The Scientific Approach

This book was written with the best scientific approach that I could muster, using what I learned during my 31-year career as a scientist. I was involved with not only fundamental research (I have been granted six patents) but also materials science (mathematics, physics, chemistry, biology, mechanical engineering, electronics, optics, acoustics, metals, semiconductors, insulators), industrial problem solving (failure mechanisms, reliability, manufacturing), and scientific reporting (I have published over 100 peer-reviewed articles in most of the major scientific journals). Even after obtaining my Doctorate in Physics from Cornell University, my employers had to spend over a million dollars to advance my education during my career. Looking back, all this scientific training was indispensable for writing this book. This need for understanding the scientific method suggests that most pianists would have a difficult time if they tried to duplicate my efforts. I further explain below that the results of scientific efforts are useful to everybody, not only to scientists. Therefore, the fact that this book was written by a scientist means that everybody should be able to understand it more easily than if it was written by a non-scientist. One objective of this section is to explain that message.

Learning: piano, algebra, sculpture, golf, physics, biology, quantum mechanics, carpentry, cosmology, medicine, politics, economics, etc., -- what do these things have in common? They are all scientific disciplines and therefore share a large number of basic principles in common. In the following sections, I will explain many of the important principles of the scientific method and show how they are needed in order to produce a useful product, such as a piano learning manual. These requirements for a piano manual are no different from the requirements for writing an advanced textbook on quantum mechanics; the requirements are similar although the contents are worlds apart. I will begin with the definition of the scientific method, because it is so frequently misunderstood by the general public. Then I will describe the contributions of the scientific method to the writing of this book. In the process, I point out where piano teaching has historically been scientific or unscientific. In the last several hundred hears, we have had enormous successes in applying the scientific method to almost every important discipline; isn't it about time we did the same with piano learning/teaching?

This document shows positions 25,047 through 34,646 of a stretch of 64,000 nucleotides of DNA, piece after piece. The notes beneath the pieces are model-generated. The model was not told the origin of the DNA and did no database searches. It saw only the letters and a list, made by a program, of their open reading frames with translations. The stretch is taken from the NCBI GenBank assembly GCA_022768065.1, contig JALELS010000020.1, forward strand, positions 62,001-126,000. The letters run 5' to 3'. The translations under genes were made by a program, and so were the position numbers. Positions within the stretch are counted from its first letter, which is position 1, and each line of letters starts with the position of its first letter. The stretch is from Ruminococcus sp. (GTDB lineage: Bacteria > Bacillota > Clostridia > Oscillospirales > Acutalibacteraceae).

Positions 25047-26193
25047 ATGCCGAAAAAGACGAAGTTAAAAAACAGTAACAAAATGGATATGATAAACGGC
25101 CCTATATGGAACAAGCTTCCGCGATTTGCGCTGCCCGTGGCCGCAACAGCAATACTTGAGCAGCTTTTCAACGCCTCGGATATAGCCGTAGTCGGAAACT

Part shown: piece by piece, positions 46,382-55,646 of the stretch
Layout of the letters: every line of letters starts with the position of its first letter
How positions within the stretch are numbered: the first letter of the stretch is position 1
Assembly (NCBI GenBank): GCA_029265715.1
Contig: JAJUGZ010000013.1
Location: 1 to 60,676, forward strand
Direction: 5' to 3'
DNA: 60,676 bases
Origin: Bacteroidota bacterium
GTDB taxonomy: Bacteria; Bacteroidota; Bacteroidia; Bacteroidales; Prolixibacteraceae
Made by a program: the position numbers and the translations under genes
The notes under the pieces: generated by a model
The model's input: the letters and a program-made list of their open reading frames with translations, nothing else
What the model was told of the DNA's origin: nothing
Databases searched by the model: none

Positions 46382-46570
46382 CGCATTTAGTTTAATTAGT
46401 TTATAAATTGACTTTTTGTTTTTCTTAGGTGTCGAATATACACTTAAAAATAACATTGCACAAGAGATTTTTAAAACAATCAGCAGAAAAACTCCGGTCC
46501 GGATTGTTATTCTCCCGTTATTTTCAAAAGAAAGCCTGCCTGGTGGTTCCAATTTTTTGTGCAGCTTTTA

This section was written mainly to outline the scientific method in the hopes of helping others to apply it to piano teaching. Another objective is to explain why it took a scientist like me to come up with such a book. Why couldn't musicians with no scientific training write better books on learning piano? After all, they are the foremost experts in the field! I will give some of the answers below.

I suspect that as you read the following, you will find concepts that are different from your idea of science. Science is fundamentally not math, physics or equations. It is about human interactions that empower other humans (see below). I have seen many "scientists" who do not understand what science is and therefore failed in their own vocation (got fired). Just as practicing 8 hours a day doesn’t necessarily make you an accomplished pianist, passing all the physics and chemistry exams doesn’t make you a scientist; you must accomplish something with that knowledge. I have been particularly impressed by many piano technicians who have a practical understanding of physics although they have no degree in science. These technicians need to be scientific because the piano is so deeply rooted in physics. Thus math, physics, etc., do not define science (a common misunderstanding); those fields were simply found to be useful to scientists because they empower in an absolutely predictable way. What I hope to show you below is an insider's view of how science is conducted.